Car insurance quotes and credit scores
When it comes to the way in which insurance companies calculate the premium rates, there's always some controversy when irrelevant factors appear to be taken into account to increase the rates. So many believe the sole basis of the calculation should be the skill and experience of the driver. Learners should therefore pay the highest rate because they are most likely to be involved in accidents, whereas older and wiser drivers should be rewarded for careful driving with the lowest rates.
Unfortunately, where people live can have a direct bearing on the likelihood of a claim. For example, their neighborhood may be a hot spot for vehicle vandalism and theft. People who live there should therefore pay more for comprehensive cover. Equally, if there's a high rate of accidents, collision rates would be higher, and so on. Perhaps the majority of people might instinctively resist the idea of basing any part of the calculation on ZIP codes but, when you come down to the facts, the ZIP code is not irrelevant. It's a perfectly legitimate factor although, perhaps, one that should come in lower down on the scale. For the record, the voters in California forced a change in the law through the ballot box and local insurers cannot directly rely on ZIP codes in that state.
There's a similar reaction against the use of credit scores. The insurers believe there's a direct link between a driver's credit history and the degree of responsibility shown as a driver. The opponents argue any use of this factor discriminates against the poor with either cannot get a credit card or who have very low scores. The fact this may incidentally target minority groups is also relevant.
Well, if you live in Massachusetts, there's some good news. Acting on directions from Governor Deval Patrick, the regulations produced by the state's Insurance Commissioner have been written into an Act. This makes it more difficult for the insurers to return to the old practice of using credit scores. So there you have it. A state has finally begun the process of limiting the use of socioeconomic factors when it comes to setting premium rates. Except some critics say the insurers have found other ways to identify the poor and disadvantaged and so load their premium rates by other means. For example, Massachusetts insurers give discounts to those holding homeowners insurance, or who belong to professional associations, i.e. more favorable rates are given to those who can afford to buy their own homes or who have better levels of education. This is not limited to Massachusetts. The insurers in every state use personal factors like marital status, education and current employment to fix the rates. This inevitably means the insurers are basing their rates on socioeconomic factors as well as the driver's history of tickets and claims.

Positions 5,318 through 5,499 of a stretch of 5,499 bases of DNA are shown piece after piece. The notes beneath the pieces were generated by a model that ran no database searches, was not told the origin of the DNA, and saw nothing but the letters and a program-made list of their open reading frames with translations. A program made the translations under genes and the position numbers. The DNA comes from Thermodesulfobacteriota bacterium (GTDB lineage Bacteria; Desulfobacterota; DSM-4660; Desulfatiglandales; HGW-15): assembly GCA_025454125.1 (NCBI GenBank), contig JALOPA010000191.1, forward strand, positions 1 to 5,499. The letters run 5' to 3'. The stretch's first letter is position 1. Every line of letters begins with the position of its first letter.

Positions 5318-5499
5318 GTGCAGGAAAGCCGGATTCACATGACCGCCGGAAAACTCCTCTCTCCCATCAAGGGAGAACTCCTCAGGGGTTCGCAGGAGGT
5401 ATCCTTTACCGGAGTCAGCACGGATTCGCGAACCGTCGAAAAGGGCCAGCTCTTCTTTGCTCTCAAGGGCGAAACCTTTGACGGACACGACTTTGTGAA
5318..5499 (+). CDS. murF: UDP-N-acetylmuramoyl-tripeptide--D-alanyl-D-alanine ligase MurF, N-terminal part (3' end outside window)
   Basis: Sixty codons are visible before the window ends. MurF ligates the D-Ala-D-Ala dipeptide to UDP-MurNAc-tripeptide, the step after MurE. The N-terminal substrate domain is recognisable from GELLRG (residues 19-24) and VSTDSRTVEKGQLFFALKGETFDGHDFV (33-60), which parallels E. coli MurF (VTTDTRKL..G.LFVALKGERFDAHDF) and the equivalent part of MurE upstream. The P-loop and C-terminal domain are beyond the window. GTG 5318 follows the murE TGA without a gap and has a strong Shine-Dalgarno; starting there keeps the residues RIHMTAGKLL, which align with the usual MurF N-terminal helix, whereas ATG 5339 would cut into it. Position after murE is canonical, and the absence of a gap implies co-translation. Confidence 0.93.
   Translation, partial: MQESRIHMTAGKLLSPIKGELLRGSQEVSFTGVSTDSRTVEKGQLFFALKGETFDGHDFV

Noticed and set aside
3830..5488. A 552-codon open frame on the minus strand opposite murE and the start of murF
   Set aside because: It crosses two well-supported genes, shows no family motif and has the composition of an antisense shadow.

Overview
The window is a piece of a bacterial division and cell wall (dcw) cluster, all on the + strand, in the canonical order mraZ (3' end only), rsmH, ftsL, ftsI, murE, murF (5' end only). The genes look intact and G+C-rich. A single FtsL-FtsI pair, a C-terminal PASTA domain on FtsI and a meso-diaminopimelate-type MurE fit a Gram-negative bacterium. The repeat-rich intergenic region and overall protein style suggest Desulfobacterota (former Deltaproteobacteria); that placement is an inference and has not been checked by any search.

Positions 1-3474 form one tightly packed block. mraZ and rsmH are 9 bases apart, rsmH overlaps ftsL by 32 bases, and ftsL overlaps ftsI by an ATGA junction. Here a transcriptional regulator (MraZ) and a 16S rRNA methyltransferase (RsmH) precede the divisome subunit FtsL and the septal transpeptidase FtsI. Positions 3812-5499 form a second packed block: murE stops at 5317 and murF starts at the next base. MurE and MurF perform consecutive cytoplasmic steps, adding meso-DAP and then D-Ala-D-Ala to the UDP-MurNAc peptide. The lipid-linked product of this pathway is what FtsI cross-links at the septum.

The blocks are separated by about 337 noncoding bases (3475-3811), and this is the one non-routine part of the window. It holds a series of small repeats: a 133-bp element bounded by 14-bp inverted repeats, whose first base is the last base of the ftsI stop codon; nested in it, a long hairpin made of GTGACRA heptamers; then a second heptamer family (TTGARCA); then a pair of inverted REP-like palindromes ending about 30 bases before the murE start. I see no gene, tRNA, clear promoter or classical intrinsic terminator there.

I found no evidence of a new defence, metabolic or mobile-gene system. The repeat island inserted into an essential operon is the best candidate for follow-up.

The question you now have to ask yourself is whether you feel strongly enough about the issue to pressure your state's Insurance Commissioner to make regulations limiting the way in which car insurance rates are set. If the Insurance Commissioner will not act, are you prepared to collect signatures to get this issue on to the ballot at the next election? Remember, if you are successful, this could mean lower auto insurance quotes for many of the poor and disadvantaged.